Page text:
The headspace is the air above or around a fragrant substance that contains the volatile compounds. This can be collected for analysis when extraction of the volatiles from the material is not viable. This technique has been extensively developed for the collection and analysis of flower volatiles, since many flowers do not yield an extract that reflects the odour of the fresh flower while others are simply too rare to be available in sufficient quantity for extraction. Many different techniques have been applied to the collection of volatiles from the air above flowers, including the use of cold traps, solvent traps, adsorbent materials and capillaries coated with adsorbents (Ter Heide, 1985; Kaiser, 1991). However, the most common method for trapping flower volatiles is the use of adsorbent traps. The traps are small glass tubes containing activated charcoal, Tenax®, or a similar porous polymer through which the air is pumped. The volatiles from the air are adsorbed onto the trap while air and water pass through unretained, thus permitting the volatiles from many litres of air to be concentrated on the adsorbent. The flower is enclosed in a modified bell-jar or flask to prevent the volatiles being swept away by air currents and to isolate the flower from any contaminants that may otherwise drift into the sampling area. The traps are inserted into the enclosed space of the bell — jar and attached to a small, portable pump until sampling is complete.

The traps are then removed, sealed and returned to the laboratory for analysis. The duration and flow rate used for sampling are adjusted to match the expected concentration of volatiles in the air, the capacity of the traps and the intended method of desorption. Traps designed for thermal desorption contain only a few milligrams of adsorbent and sampling can be completed in a few minutes. In contrast, solvent desorption can be carried out on traps containing any amount of adsorbent from a few hundred milligrams to several grams. The traps have a finite capacity for individual compounds, dependent on the amount of absorbent and the dimensions of the trap. Different materials are retained to varying degrees according to their volatility and polarity, and it is therefore important to determine the capacity of the traps to ensure that none of the volatiles are lost during sampling.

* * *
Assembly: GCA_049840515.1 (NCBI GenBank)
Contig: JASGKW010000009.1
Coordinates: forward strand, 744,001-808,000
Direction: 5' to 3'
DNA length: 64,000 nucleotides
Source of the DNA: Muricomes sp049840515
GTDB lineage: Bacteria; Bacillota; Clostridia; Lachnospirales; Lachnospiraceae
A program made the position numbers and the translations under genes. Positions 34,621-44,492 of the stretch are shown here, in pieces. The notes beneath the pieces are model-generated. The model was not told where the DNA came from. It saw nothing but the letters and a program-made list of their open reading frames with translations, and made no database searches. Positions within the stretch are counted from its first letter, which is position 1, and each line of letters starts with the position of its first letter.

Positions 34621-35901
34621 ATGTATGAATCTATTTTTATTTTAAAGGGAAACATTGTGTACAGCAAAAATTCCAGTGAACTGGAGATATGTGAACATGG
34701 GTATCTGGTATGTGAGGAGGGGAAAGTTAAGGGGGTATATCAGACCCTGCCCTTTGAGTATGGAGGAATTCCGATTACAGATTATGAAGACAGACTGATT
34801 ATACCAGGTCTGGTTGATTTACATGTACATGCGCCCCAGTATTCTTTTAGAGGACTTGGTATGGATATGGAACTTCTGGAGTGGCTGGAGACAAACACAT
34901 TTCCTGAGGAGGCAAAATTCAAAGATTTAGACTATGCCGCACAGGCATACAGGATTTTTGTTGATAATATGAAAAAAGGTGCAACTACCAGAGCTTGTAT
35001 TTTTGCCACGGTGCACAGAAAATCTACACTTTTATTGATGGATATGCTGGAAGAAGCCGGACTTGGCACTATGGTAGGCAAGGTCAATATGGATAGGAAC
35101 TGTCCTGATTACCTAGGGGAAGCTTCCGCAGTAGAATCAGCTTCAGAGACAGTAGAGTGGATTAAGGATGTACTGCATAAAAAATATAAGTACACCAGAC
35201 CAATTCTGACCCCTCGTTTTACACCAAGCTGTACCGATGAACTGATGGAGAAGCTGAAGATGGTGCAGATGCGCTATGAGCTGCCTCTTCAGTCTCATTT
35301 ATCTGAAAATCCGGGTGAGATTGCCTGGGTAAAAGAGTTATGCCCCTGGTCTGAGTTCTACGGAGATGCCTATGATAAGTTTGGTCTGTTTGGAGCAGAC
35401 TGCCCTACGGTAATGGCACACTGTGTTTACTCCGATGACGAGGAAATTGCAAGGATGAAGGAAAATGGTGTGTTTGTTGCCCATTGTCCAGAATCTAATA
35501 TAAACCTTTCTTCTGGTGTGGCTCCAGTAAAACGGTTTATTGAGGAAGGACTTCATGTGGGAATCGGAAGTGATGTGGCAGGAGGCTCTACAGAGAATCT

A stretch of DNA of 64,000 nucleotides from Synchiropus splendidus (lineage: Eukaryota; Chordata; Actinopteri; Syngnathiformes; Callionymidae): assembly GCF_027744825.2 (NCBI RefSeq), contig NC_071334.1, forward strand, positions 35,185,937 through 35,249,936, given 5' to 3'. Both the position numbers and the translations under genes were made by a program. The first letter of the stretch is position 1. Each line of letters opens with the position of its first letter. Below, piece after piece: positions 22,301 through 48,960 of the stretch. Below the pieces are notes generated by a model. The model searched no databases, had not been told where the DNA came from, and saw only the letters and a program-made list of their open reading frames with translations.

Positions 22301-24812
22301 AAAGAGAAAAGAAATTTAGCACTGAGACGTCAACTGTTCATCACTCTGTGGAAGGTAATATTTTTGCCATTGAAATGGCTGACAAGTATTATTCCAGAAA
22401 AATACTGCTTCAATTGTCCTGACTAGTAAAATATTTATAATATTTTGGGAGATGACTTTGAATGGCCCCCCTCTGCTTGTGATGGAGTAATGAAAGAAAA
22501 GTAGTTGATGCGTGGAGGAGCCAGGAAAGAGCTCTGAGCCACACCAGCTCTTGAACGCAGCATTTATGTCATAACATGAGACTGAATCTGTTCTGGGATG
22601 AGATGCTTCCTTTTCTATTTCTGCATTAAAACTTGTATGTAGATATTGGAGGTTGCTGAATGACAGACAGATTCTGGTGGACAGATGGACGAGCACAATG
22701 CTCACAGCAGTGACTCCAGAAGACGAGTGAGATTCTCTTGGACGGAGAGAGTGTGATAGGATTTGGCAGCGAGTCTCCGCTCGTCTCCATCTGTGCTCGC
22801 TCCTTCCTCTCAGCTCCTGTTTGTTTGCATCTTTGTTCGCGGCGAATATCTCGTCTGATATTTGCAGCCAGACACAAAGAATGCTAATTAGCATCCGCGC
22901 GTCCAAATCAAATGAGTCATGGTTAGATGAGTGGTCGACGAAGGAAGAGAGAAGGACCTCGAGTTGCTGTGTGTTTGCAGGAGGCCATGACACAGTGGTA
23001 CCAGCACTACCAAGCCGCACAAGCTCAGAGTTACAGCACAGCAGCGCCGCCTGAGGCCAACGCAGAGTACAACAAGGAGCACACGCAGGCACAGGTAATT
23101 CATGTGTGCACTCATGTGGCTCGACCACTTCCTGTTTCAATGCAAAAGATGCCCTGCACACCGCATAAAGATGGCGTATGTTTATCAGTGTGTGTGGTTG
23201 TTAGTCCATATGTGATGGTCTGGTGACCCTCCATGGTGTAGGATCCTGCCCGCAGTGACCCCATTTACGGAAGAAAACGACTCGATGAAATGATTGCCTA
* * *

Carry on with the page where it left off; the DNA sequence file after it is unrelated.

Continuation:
Having collected the sample on the adsorbent traps it is important to keep them cool and dark, as the glass and absorbent surfaces are sufficiently reactive to cause degradation of some materials if exposed to light or heat for long periods. However, if adequately protected the samples can be stored for long periods or transported over long distances.

Samples collected in this way can be desorbed using a solvent which provides a solution for conventional injection on any GC or GC-MS. Thermal desorption of specially designed traps directly onto a GC with the appropriate injection system is more sensitive, and very volatile materials are not obscured by large solvent peaks. However, there is the possibility of thermal degradation of the sample and the entire sample is used at once.

The great advantage of headspace sampling is that it can be carried out relatively easily in the field with simple, portable equipment; this has opened up many exciting possibilities for the natural product chemist who can now analyse the scent of just a single flower. This technique has been successfully applied to a great range of plants and flowers for fragrance analysis, pollination studies and other botanical investigations (Kaiser, 1993; Knudsen et al., 1993; Bicchi and Joulain, 1990). The sample size can be limiting when it comes to identifying a new material. Although modern instruments are extremely sensitive and only a few nanograms are required for acquisition of a mass spectrum, several hundred micrograms are required for 13C NMR and isolating materials on this scale, even using GC-trapping, requires more sample than is usually available by headspace collection.

With the array of extremely sensitive instruments now available, the analytical chemist can identify materials of odour interest that are present at very low levels in natural materials. However, we still rely on

traditional techniques and laboratory skills to fractionate samples and

isolate new materials for identification.

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